Evaluate the manipulation and planning skills of assembly robots

Research in the field of robotics has been booming over the past decade with a view to tackle challenges of real value to industry and the public domain. With new robotic systems appearing every other day, developing reliable tools that can be used to evaluate their performance and test algorithms underpinning their functioning is salient.

Researchers at the Oxford Robotics Institute, the Manufacturing Technology Center (MTC) and the University of Birmingham have recently introduced RAMP (Robotic Assembly Manipulation and Planning), a benchmark that can be used to assess the ability of assembly robots (i.e., robots designed to assemble products) to manipulate objects and plan their work. The new benchmark, introduced in a paper published on the arXiv pre-print server, could help to enhance the capabilities of assembly robots, facilitating their use in the manufacturing industry.

"The paper came about through a collaboration with the Manufacturing Technology Center (MTC) in Coventry, U.K. who have a range of partners in industry facing similar problems all within the domain of long-horizon planning for assembly," Jack Collins, one of the researchers who carried out the study, told Tech Xplore.

"This domain of problems features many challenges and open questions within robotics and so working with the MTC we designed a benchmark that reflects the domain and the challenges whilst also ensuring it was accessible to researchers so they can make contributions towards solving aligned problems."

The work is being conducted under the remit of an EPSRC Program Grant in Embodied Intelligence directed by Prof. Ingmar Posner at Oxford. “The objective of our benchmark is to be challenge-driven, accessible and open-ended. Our vision is to offer a platform that will further evolve into a community-driven effort to advance robotics research with a specific application focus in manufacturing and assembly.”

Posner, Collins and their colleagues set out to create an open-ended benchmark that could be applied to a broader range of robotic assembly tasks. RAMP utilizes a series of base parts that can be reconfigured and expanded, to test the ability of robots to assemble a broader range of objects.

"To solve for the variation in goal configurations RAMP requires explicit reasoning and planning to decide the order to assemble the beams without which the result would be infeasible assembly sequences," Collins explained.

Essentially, RAMP allows users to reliably assess the ability of a robotic manipulator to assemble various beams into one of several different target configurations. The benchmark was designed around common challenges in offsite construction, where parts are prefabricated and assembled offsite, for example to form the frames that make up the internal structure of buildings.

"The benchmark features beams that are created from a series of 3D printed joints and aluminum profiles, the goal is to assemble these beams into the given goal configuration as quickly as possible whilst ensuring repeatability," Collins said. "RAMP is uniquely designed to assess long-horizon assembly tasks that require explicit reasoning as to the order of the assembly. Our benchmark also lowers the barrier to entry by making everything publicly available for people to get started."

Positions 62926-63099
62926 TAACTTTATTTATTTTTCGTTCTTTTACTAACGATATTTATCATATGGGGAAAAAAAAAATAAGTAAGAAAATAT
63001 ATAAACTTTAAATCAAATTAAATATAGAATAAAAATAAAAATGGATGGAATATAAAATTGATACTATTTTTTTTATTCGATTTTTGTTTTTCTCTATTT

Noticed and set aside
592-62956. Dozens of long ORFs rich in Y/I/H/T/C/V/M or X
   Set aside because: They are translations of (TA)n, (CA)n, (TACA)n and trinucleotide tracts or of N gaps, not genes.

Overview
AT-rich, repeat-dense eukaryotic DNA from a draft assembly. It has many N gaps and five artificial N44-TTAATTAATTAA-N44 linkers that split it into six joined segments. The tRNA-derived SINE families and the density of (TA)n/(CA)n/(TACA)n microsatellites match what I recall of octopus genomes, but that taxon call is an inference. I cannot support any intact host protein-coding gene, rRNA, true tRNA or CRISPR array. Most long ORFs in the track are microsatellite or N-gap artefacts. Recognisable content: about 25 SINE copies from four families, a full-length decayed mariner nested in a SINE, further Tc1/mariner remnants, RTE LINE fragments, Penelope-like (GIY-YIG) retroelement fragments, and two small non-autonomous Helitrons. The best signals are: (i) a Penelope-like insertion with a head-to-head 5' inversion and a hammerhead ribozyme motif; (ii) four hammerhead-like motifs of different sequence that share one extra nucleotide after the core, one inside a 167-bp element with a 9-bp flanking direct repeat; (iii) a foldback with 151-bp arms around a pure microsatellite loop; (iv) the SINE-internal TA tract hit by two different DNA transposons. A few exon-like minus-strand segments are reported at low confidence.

An open-source benchmark to evaluate the manipulation and planning skills of assembly robots

The industry-inspired problem that the benchmark is based upon.  Credit: Manufacturing Technology Centre/Collins et al

RAMP is publicly available, so researchers and manufacturers worldwide can now use it to test their own robotic systems. Users are provided with everything they need to start using the benchmark, including the base parts, an assembly guide, code for a baseline implementation and code for a highly realistic simulation environment based on the Nvidia Isaac platform.

"RAMP also features a baseline method that is able to solve the easy class of assemblies, we release the baseline publicly with the intention of allowing others to use and build upon our own work," Collins said. "We believe the implication of this is measurable progress on a problem domain that has direct use in industry whilst also pushing progress on a range of open challenges known within robotics. We see this benchmark evolving into a community-driven effort with future users growing the benchmark to encompass new areas such as bimanual manipulation, 3D construction and deformable manipulation."

The new benchmark created by this team of researchers could soon prove to be a valuable tool for evaluating the planning and manipulation skills of robots designed to assemble structures in offsite construction sites. Ultimately, RAMP could help to better assess the progress in the field of robotic assembly, while also highlighting potential issues with robots and how to overcome them.

"In our future research, we will look to use the associated simulation environment to apply learning-based approaches to come up with more robust methods to solve the assemblies," Collins added. "We will also look at how we can solve for the assembly order without requiring an expert to first write an abstraction of the domain that can be solved by a symbolic planner."

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